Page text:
I've always found "magic" to be pretty cool. I think most people like it as well. Whether you actually believe in magic or just appreciate the intricate trickery involved, the performance put on by a magician is generally admired. Those who don't enjoy what magicians do are often bothered by the fact that they can't pull off the tricks themselves or even explain how they're done. This is what makes Now You See Me such an enjoyable film to watch. Not only do we get to see elaborate tricks performed, we're shown how they were done. And these aren't just card tricks or sleight of hand; these tricks are performed on a grand scale. I'm talking about robbing a bank in front of a crowd of thousands. The movie begins with four separate magicians being brought together to combine their skills for a magic show unlike anyone's ever seen. Jesse Eisenberg is the showman with great hands who kind of leads the group. The others include a mentalist (Woody Harrelson), an escape artist (Isla Fisher), and a master pickpocket who can also pick any lock (Dave Franco). The four of them make an all-star team of illusionists. When they perform their first show in Las Vegas, they appear to rob a bank in front of the spectators' very eyes. The audience is wowed, but word gets of this to the FBI. The magicians can't really be prosecuted though because the performance seems too impossible. To convict them of a crime would then mean that the FBI is saying magic is real. They'd look like fools and the press would be all over them. But this doesn't stop the main agent on the case from following their every move. The "four horsemen" as they're called continue to do shows. What also impresses the crowd is that these great magicians aren't keeping the money for themselves. They take the money and distribute it directly to the audience. (What a way to make fans.) With the addition of actors like Morgan Freeman and Michael Caine, it's an ensemble cast where everyone has an important role. Jesse Eisenberg brings the same cocky confidence he brought to his role in The Social Network which fits perfectly here as the leader of the show. After all, there's never been a good magician who didn't seem sure of himself. The movie moves quickly and there's never a dull moment. There's a great twist in the film that you probably won't see coming either. Altogether, Now You See Me makes for a very entertaining thrill-ride that sets itself apart from the rest. It opens on May 31.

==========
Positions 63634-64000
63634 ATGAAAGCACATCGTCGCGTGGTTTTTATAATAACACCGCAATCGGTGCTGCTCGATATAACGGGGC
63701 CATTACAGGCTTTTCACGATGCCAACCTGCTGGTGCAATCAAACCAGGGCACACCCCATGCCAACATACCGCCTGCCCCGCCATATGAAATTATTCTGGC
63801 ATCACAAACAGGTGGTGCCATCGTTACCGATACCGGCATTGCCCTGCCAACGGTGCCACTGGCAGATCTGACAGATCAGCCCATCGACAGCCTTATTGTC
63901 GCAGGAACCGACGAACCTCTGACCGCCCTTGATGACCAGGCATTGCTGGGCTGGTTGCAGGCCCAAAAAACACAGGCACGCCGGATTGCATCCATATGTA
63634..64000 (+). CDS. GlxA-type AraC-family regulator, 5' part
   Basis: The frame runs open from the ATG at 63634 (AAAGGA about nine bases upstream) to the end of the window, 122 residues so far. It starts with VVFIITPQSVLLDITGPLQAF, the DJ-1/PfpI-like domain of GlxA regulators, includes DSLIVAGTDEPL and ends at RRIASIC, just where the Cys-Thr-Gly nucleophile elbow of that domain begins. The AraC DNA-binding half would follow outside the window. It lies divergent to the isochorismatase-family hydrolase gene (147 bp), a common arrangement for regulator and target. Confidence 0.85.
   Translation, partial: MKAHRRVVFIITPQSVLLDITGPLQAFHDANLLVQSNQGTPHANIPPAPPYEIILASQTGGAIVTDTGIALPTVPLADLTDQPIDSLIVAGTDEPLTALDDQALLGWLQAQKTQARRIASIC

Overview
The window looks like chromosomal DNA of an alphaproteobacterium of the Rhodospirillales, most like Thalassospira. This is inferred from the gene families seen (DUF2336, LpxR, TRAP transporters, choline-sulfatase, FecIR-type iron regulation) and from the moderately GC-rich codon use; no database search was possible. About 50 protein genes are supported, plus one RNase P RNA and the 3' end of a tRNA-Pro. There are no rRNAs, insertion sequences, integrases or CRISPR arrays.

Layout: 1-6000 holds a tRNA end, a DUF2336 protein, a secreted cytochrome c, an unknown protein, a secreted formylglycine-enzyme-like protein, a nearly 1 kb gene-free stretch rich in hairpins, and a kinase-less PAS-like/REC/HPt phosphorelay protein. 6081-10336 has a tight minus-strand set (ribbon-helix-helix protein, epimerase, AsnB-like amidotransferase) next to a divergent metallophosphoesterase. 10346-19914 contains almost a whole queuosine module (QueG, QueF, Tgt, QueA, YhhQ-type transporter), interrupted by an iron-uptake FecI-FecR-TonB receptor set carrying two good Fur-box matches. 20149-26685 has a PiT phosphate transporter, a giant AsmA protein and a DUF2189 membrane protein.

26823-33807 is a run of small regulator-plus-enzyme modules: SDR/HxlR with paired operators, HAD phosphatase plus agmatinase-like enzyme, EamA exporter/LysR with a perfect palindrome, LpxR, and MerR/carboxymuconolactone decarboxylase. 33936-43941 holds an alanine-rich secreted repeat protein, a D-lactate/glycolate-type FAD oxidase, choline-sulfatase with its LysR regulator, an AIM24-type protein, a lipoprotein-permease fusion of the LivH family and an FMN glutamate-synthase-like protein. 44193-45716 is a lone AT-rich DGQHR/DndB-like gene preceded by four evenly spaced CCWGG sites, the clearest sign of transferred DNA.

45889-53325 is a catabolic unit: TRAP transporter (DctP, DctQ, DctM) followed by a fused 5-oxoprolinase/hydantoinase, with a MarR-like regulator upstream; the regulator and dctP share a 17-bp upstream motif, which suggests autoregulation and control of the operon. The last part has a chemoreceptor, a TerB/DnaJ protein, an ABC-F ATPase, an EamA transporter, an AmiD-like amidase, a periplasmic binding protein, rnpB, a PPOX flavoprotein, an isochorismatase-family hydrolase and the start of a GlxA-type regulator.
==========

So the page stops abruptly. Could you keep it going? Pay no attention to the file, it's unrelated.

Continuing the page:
When a movie makes a lot of money, the studio who made it automatically starts thinking about a sequel. Such was the case with Iron Man. They could have made one sequel and let that be it. But the folks at Marvel Studios decided to go bigger and make movies starring other characters from their comic book universe. They put them together in The Avengers and broke all kinds of records. So why not go ahead and make another Iron Man film? It was the one that gave Marvel the whole Avengers idea in the first place. The problem is... this 3rd installment was completely unnecessary. Iron Man 3 brings back Robert Downey Jr. as Tony Starks, the successful engineer who decides to become Iron Man. It also brings back Gwyneth Paltrow as Pepper Potts who has become his love interest, and Don Cheadle as his military buddy Rhodes. Rhodes became "War Machine" in Iron Man 2 but now goes by the less threatening moniker, "Iron Patriot". What Iron Man 3 doesn't bring back though are any original ideas. What made the first film so enjoyable was seeing a superhero with such wit and smart-ass humor. But by the 3rd time around, you got to bring something new to the table - and this film doesn't. As all superhero movies do, it introduces us to another villain in "The Mandarin". While it's certainly not a dangerous sounding name, he's portrayed as an Al-Qaeda-like terrorist bombing various parts of the United States. But having 69 year-old Ben Kingsley play the role doesn't make him seem like too much of a match for Iron Man. Even with an added twist thrown in later, the villain here isn't as menacing as Mickey Rourke was in the previous sequel. Of course, the film has tons of over-the-top special effects and the sound is incredible. But non-stop action doesn't make up for a weak storyline. While the constant action may keep things moving, the ridiculously cheesy ending was the nail in the coffin for me as far as giving the film a good review. The big climactic battle at the end even takes place at a giant cargo ship which has been the same setting for many movie endings before. It's not even the first movie with Robert Downey Jr. to end there (U.S. Marshals - the sequel to The Fugitive)! Not to mention, some of the CGI scenes started to feel like they were ripping off the far superior Terminator 2: Judgment Day. The lack of originality in this film makes me lack ever wanting to sit through it again.